A homozygous missense mutation in human KLOTHO causes severe tumoral calcinosis

Shoji Ichikawa, Erik A. Imel, Mary L. Kreiter, Xijie Yu, Donald S. Mackenzie, Andrea H. Sorenson, Regina Goetz, Moosa Mohammadi, Kenneth E. White, Michael J. Econs

Research output: Contribution to journalArticle

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Abstract

Familial tumoral calcinosis is characterized by ectopic calcifications and hyperphosphatemia due to inactivating mutations in FGF23 or UDP-N-acetyl- α-D-galactosamine:polypeptide N-acetylgalactosaminyltransferase 3 (GALNT3). Herein we report a homozygous missense mutation (H193R) in the KLOTHO (KL) gene of a 13-year-old girl who presented with severe tumoral calcinosis with dural and carotid artery calcifications. This patient exhibited defects in mineral ion homeostasis with marked hyperphosphatemia and hypercalcemia as well as elevated serum levels of parathyroid hormone and FGF23. Mapping of H193R mutation onto the crystal structure of myrosinase, a plant homolog of KL, revealed that this histidine residue was at the base of the deep catalytic cleft and mutation of this histidine to arginine should destabilize the putative glycosidase domain (KL1) of KL, thereby attenuating production of membrane-bound and secreted KL. Indeed, compared with wild-type KL, expression and secretion of H193R KL were markedly reduced in vitro, resulting in diminished ability of FGF23 to signal via its cognate FGF receptors. Taken together, our findings provide what we believe to be the first evidence that loss-of-function mutations in human KL impair FGF23 bioactivity, underscoring the essential role of KL in FGF23-mediated phosphate and vitamin D homeostasis in humans.

Original languageEnglish (US)
Pages (from-to)2684-2691
Number of pages8
JournalJournal of Clinical Investigation
Volume117
Issue number9
DOIs
StatePublished - Sep 4 2007

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Calcinosis
Missense Mutation
Hyperphosphatemia
Mutation
Histidine
Homeostasis
Acetylgalactosamine
Fibroblast Growth Factor Receptors
Uridine Diphosphate
Glycoside Hydrolases
Hypercalcemia
Parathyroid Hormone
Carotid Arteries
Vitamin D
Minerals
Arginine
Phosphates
Ions
Membranes
Serum

ASJC Scopus subject areas

  • Medicine(all)

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A homozygous missense mutation in human KLOTHO causes severe tumoral calcinosis. / Ichikawa, Shoji; Imel, Erik A.; Kreiter, Mary L.; Yu, Xijie; Mackenzie, Donald S.; Sorenson, Andrea H.; Goetz, Regina; Mohammadi, Moosa; White, Kenneth E.; Econs, Michael J.

In: Journal of Clinical Investigation, Vol. 117, No. 9, 04.09.2007, p. 2684-2691.

Research output: Contribution to journalArticle

Ichikawa, S, Imel, EA, Kreiter, ML, Yu, X, Mackenzie, DS, Sorenson, AH, Goetz, R, Mohammadi, M, White, KE & Econs, MJ 2007, 'A homozygous missense mutation in human KLOTHO causes severe tumoral calcinosis', Journal of Clinical Investigation, vol. 117, no. 9, pp. 2684-2691. https://doi.org/10.1172/JCI31330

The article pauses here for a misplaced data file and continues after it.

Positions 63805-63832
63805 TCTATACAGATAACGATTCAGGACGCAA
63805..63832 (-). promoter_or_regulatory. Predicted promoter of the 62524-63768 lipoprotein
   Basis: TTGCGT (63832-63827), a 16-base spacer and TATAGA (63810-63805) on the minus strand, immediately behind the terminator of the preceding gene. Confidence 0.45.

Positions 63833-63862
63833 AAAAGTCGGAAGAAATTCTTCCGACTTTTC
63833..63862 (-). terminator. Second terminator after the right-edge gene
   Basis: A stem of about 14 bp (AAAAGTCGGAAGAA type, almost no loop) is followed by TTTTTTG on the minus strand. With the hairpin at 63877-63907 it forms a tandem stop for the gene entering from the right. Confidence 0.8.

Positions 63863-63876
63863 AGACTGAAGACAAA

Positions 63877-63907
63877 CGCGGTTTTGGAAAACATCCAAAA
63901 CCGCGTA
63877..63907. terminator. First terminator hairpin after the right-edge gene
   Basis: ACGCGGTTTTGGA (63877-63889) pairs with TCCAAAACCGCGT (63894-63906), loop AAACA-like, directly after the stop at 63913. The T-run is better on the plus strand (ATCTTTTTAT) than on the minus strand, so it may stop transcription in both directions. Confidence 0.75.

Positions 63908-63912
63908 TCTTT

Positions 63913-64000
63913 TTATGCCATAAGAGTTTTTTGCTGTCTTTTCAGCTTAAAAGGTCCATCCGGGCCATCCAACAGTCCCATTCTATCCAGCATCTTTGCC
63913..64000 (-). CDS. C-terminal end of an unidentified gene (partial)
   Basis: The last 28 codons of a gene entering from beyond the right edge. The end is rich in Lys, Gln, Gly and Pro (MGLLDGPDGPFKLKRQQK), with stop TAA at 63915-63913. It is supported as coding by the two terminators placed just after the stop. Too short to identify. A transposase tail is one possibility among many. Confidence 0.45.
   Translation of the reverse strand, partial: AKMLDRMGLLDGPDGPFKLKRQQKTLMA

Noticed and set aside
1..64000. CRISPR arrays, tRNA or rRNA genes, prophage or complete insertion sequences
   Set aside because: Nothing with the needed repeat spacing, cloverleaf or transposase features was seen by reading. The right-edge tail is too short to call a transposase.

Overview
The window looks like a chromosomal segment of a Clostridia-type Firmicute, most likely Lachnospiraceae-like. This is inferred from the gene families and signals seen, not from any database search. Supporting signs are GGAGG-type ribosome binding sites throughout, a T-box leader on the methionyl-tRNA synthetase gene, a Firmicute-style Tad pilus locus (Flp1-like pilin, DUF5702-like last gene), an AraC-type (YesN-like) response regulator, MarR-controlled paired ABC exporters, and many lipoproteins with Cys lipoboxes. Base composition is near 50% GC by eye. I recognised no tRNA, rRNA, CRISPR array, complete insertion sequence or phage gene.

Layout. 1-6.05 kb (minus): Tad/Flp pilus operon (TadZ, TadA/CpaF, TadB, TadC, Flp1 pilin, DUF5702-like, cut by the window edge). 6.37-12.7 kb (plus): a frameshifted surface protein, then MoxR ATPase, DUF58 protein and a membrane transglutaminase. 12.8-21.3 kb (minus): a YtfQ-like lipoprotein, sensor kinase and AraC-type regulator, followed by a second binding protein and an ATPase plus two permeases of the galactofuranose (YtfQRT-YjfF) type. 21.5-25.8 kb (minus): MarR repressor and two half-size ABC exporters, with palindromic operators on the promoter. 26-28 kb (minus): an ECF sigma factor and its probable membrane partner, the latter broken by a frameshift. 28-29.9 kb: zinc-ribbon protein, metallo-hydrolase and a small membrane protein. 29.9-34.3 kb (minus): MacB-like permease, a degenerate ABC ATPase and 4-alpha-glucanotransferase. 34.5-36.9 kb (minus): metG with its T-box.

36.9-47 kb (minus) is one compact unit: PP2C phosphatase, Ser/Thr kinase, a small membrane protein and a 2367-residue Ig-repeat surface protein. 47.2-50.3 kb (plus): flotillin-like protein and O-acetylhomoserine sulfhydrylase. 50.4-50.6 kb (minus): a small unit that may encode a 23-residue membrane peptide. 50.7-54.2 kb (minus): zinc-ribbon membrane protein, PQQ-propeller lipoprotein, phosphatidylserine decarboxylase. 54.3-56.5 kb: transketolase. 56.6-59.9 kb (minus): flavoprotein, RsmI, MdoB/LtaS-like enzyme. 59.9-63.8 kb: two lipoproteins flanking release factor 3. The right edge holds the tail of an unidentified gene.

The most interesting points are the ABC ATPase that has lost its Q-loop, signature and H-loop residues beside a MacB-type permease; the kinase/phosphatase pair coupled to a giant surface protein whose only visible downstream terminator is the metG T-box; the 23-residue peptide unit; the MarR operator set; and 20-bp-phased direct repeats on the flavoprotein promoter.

Ichikawa, Shoji ; Imel, Erik A. ; Kreiter, Mary L. ; Yu, Xijie ; Mackenzie, Donald S. ; Sorenson, Andrea H. ; Goetz, Regina ; Mohammadi, Moosa ; White, Kenneth E. ; Econs, Michael J. / A homozygous missense mutation in human KLOTHO causes severe tumoral calcinosis. In: Journal of Clinical Investigation. 2007 ; Vol. 117, No. 9. pp. 2684-2691.
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abstract = "Familial tumoral calcinosis is characterized by ectopic calcifications and hyperphosphatemia due to inactivating mutations in FGF23 or UDP-N-acetyl- α-D-galactosamine:polypeptide N-acetylgalactosaminyltransferase 3 (GALNT3). Herein we report a homozygous missense mutation (H193R) in the KLOTHO (KL) gene of a 13-year-old girl who presented with severe tumoral calcinosis with dural and carotid artery calcifications. This patient exhibited defects in mineral ion homeostasis with marked hyperphosphatemia and hypercalcemia as well as elevated serum levels of parathyroid hormone and FGF23. Mapping of H193R mutation onto the crystal structure of myrosinase, a plant homolog of KL, revealed that this histidine residue was at the base of the deep catalytic cleft and mutation of this histidine to arginine should destabilize the putative glycosidase domain (KL1) of KL, thereby attenuating production of membrane-bound and secreted KL. Indeed, compared with wild-type KL, expression and secretion of H193R KL were markedly reduced in vitro, resulting in diminished ability of FGF23 to signal via its cognate FGF receptors. Taken together, our findings provide what we believe to be the first evidence that loss-of-function mutations in human KL impair FGF23 bioactivity, underscoring the essential role of KL in FGF23-mediated phosphate and vitamin D homeostasis in humans.",
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AU - Mackenzie, Donald S.

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